What are Pork Rinds?

Chicharrón, cracklings - even scrunchions! They are all the same.

pork rinds AKA chicharrón
Light and fluffy, fried pork rinds can be a low-carb snack. Paul Poplis/Photolibrary/Getty Images

Sometimes I hear from readers who are a little appalled when they see pork rinds on my snack list or in a recipe. Aren't they about the least healthy food imaginable? How can I possibly recommend them?

So, what's the deal? Are pork rinds good or evil?

What are Pork Rinds?

Wherever in the world people eat pork, there are pork rinds in some form. Call them cracklings, chicharrón, pork scratchings, or many other names, they are essentially pork skin that has been fried or roasted to render out the fat leaving a surprisingly light crispy wafer or strip.

In countries around the world they are often eaten as a snack or used to season other foods.

In North America, you can often find them in bags where snacks are sold. They are very puffy and light, and are often flavored similarly as potato chips. If you happen to have some pork skin on hand, you can make them yourself by frying or roasting it in the oven.

How Nutritious Are Pork Rinds?

Pork rinds have a lot of protein, but it's not the most accessible protein in the world. You would not want to count on them for your protein needs, but that's not why they are eaten anyway. Still, it has plenty of amino acids that your body can use. Half an ounce of pork rinds has 9 grams of protein.

As you would expect, pork rinds have fat, but probably not as much as you'd think. Partly because they are so puffy, an similarly-sized bag has about half the fat and calories of potato chips. A little over half the fat is monounsaturated (the type in olive oil), a little less than half is saturated, and a bit of it is polyunsaturated.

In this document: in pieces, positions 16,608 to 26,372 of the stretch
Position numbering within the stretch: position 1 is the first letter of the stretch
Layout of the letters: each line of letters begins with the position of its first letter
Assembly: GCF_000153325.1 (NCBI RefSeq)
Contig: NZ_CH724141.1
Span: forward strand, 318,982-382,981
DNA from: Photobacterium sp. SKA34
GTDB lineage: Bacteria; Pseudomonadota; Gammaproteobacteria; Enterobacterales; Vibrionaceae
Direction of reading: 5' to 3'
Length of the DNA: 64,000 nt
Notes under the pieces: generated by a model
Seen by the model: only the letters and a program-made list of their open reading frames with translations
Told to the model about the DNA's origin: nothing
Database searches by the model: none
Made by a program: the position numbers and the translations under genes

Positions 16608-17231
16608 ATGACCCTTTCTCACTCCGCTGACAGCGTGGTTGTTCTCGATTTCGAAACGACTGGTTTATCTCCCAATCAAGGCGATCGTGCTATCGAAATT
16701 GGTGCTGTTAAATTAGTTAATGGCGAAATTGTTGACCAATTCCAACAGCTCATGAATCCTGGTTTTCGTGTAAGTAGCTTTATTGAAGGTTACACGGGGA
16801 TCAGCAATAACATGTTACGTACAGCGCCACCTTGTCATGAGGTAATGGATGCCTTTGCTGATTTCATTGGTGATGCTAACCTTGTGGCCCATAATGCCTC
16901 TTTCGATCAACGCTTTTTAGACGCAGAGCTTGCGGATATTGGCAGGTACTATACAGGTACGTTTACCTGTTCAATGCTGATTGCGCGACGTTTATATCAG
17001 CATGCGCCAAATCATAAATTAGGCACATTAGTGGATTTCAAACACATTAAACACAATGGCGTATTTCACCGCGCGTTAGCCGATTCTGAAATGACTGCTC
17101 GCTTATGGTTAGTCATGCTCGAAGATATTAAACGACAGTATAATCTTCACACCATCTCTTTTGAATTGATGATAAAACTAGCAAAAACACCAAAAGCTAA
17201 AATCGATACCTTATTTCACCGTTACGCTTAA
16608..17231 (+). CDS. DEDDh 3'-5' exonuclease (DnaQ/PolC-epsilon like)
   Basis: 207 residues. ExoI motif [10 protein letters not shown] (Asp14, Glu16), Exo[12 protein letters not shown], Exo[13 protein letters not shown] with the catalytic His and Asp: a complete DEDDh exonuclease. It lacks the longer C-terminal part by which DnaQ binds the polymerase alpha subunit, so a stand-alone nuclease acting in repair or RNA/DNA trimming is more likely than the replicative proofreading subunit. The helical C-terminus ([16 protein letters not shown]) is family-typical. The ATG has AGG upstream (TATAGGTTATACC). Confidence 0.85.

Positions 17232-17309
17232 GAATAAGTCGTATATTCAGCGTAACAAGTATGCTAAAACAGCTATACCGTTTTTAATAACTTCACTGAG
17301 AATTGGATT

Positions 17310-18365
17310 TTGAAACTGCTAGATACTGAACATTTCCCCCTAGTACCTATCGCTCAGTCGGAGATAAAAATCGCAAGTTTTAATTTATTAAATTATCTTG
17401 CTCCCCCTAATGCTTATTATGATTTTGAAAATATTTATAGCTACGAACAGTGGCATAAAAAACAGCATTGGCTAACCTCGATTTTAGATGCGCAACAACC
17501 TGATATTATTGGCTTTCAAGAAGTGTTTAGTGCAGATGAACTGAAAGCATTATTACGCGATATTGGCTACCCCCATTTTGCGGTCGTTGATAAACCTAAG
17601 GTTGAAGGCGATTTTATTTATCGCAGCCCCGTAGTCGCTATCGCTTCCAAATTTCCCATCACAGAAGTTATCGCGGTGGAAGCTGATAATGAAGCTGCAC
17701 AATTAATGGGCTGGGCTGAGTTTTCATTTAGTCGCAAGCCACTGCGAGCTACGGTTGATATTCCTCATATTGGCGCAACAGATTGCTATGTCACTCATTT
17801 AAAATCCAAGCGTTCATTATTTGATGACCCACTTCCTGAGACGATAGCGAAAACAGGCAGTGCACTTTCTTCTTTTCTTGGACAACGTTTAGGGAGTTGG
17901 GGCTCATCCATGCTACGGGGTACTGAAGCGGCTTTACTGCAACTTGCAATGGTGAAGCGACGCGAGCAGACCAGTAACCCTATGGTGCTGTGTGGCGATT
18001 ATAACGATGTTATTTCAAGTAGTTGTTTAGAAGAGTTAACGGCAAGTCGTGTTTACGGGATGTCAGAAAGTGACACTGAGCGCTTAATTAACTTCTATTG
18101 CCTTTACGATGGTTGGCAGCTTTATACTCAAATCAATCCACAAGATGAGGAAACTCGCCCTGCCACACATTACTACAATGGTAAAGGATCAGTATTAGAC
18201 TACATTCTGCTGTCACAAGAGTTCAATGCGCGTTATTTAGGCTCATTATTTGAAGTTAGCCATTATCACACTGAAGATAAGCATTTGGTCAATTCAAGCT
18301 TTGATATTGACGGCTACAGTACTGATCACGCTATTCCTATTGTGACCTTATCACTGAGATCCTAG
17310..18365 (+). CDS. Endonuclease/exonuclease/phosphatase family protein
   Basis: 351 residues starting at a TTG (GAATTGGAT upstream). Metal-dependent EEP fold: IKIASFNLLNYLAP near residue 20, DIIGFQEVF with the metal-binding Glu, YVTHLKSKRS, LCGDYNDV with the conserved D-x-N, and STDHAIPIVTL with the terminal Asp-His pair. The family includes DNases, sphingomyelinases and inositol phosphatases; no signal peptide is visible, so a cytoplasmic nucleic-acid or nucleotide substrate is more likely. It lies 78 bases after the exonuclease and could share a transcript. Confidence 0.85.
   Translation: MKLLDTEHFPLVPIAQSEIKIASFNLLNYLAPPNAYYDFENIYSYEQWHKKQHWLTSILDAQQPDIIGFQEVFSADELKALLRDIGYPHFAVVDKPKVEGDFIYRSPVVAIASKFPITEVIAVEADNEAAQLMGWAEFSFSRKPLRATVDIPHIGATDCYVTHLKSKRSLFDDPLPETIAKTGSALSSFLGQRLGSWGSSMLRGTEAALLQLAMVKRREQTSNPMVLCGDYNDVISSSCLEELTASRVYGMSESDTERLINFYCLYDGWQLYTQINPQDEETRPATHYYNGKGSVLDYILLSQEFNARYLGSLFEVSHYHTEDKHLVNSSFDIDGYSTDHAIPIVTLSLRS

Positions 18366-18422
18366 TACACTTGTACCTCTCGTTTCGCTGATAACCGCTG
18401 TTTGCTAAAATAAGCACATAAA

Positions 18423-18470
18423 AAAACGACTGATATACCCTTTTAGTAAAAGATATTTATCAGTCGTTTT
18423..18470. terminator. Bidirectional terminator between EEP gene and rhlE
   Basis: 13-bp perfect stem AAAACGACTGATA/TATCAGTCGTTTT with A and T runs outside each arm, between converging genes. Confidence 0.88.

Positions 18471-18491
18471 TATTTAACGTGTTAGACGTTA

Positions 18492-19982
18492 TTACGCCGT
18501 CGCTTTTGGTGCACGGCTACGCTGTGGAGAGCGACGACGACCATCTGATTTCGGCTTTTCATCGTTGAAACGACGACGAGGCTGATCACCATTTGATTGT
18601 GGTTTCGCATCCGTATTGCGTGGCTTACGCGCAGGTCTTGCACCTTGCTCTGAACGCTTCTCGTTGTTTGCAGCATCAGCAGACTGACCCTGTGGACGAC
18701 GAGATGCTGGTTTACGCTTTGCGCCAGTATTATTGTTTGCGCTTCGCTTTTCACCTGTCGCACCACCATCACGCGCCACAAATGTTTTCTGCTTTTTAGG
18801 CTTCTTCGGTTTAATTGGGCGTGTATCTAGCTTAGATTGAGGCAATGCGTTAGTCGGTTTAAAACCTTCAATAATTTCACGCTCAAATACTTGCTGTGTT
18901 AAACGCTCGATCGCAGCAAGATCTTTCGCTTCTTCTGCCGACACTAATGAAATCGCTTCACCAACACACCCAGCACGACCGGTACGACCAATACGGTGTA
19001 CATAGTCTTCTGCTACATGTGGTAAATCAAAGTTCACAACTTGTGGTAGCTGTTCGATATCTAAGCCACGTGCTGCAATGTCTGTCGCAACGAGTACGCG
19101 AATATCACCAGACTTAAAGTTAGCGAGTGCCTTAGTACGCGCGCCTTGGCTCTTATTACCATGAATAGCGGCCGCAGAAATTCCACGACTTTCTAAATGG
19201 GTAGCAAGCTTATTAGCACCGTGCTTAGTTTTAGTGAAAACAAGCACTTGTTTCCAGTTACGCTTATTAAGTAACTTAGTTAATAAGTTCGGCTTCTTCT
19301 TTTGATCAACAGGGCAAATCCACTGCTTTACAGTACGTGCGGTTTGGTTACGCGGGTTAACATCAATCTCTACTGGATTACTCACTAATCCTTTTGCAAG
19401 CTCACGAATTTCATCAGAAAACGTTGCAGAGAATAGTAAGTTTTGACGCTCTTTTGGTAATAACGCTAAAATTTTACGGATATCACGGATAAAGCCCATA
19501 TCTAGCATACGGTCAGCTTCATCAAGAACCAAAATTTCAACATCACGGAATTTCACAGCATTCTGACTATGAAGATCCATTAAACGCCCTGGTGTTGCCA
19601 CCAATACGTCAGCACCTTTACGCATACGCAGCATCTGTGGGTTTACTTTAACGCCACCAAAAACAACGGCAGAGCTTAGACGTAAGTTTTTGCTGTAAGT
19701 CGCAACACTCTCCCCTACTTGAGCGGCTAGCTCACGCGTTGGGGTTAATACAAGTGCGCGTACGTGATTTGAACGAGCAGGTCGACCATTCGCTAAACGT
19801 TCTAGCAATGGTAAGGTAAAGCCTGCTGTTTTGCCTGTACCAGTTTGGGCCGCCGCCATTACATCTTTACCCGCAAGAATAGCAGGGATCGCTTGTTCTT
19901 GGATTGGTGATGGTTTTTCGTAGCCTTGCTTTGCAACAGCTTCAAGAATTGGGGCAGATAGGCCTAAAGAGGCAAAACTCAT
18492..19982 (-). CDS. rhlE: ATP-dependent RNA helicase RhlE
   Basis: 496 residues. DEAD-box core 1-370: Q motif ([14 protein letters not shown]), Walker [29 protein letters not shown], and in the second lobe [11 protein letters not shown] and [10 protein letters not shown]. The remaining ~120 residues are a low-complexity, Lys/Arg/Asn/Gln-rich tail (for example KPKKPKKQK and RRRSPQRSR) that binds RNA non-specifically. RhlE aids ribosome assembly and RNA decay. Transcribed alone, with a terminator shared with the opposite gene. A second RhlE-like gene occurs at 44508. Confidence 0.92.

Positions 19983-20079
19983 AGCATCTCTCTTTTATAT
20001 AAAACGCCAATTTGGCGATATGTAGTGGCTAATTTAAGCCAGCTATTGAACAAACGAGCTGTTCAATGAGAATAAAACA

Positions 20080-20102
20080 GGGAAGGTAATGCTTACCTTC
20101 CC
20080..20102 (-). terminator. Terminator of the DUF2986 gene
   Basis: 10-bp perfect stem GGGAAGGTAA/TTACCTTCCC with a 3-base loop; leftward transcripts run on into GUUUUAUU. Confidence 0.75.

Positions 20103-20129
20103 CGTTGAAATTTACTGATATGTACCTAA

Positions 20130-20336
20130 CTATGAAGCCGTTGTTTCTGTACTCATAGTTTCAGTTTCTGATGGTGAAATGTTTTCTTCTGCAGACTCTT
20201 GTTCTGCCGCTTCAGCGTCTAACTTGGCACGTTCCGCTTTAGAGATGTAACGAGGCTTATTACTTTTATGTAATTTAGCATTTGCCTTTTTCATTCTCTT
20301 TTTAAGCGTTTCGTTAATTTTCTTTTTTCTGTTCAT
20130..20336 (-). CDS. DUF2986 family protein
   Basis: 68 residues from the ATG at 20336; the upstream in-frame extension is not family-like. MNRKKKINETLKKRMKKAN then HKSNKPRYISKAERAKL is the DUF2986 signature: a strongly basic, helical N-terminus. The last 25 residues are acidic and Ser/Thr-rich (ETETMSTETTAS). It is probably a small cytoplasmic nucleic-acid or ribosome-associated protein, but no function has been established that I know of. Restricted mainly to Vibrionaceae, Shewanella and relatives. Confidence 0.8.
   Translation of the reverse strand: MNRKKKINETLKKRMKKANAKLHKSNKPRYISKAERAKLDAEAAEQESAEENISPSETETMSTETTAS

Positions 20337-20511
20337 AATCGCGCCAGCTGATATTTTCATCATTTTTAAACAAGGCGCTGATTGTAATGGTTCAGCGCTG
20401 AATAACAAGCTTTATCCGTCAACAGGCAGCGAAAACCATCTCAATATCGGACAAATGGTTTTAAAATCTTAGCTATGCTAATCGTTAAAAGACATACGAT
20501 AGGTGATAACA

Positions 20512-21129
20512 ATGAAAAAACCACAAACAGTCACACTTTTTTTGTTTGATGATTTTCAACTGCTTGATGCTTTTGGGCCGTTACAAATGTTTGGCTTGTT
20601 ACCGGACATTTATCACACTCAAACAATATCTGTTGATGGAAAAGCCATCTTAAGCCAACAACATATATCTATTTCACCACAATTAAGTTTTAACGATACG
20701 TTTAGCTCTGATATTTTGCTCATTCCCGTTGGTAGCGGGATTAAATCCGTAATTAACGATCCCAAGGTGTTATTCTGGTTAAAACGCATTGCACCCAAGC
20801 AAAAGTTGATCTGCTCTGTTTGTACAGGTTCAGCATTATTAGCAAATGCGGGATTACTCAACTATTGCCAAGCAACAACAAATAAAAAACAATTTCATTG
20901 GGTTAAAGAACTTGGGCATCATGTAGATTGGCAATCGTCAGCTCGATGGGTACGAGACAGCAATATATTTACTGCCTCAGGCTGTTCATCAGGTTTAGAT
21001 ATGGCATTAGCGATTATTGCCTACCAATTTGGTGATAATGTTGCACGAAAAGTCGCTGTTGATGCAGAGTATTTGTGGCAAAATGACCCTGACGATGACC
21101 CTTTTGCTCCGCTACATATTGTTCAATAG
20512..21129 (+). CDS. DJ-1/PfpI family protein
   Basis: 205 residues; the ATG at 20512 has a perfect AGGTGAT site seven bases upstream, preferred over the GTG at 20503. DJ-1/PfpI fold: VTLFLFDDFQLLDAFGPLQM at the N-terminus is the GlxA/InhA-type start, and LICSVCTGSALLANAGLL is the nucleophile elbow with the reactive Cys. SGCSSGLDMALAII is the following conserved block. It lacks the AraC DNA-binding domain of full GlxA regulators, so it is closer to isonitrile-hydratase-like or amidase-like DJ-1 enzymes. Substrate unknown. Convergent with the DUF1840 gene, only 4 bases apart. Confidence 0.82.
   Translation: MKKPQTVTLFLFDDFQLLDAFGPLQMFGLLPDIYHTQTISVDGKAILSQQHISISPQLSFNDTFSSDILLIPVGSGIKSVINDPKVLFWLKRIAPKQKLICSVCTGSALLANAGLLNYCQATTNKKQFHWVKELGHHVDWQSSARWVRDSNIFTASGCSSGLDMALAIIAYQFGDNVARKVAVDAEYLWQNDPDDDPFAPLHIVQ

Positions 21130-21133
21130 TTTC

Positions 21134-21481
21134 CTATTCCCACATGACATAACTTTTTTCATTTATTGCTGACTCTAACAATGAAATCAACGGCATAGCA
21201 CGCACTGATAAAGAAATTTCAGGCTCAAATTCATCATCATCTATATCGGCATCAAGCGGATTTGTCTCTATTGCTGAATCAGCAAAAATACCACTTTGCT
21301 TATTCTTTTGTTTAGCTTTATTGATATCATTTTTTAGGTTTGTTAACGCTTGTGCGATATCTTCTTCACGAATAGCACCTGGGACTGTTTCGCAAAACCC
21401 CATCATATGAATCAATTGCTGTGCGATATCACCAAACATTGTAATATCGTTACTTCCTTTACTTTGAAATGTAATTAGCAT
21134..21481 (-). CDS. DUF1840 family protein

It doesn't seem to matter whether the pork rinds are roasted or deep fried - they end up with their own fat mostly rendered out, and what is left is the source of the fat in the food.

Half an ounce of pork rinds has 76 calories and 4 grams of fat.  They contain no carbohydrate unless some has been added in the flavorings.

Pork rinds don't have any impressive amount of vitamins or minerals, with the exception of a fair amount of selenium (one ounce of pork rinds contains 16% of daily needs) and smatterings of B vitamins.

Pork rinds do tend to have an impressive amount of salt, however. If you are sensitive to salt you'll have to pay attention to that. However, all the salt is added, so it's possible to make your own with less salt if you can hunt down some pork skin.

How to Eat Pork Rinds

Just about any way you eat potato chips you can eat pork rinds. As a snack by itself or with dips are popular. They are also easy to crush up, and can instead of bread crumbs in many recipes. For example, this stuffed chicken recipe is coated with crushed pork rinds.

So, if the idea appeals to you, go ahead and try pork rinds. They aren't terribly nutritious, but you could do much worse.  

Source for Nutrient Information:

USDA National Nutrient Database for Standard Reference, Release 21.

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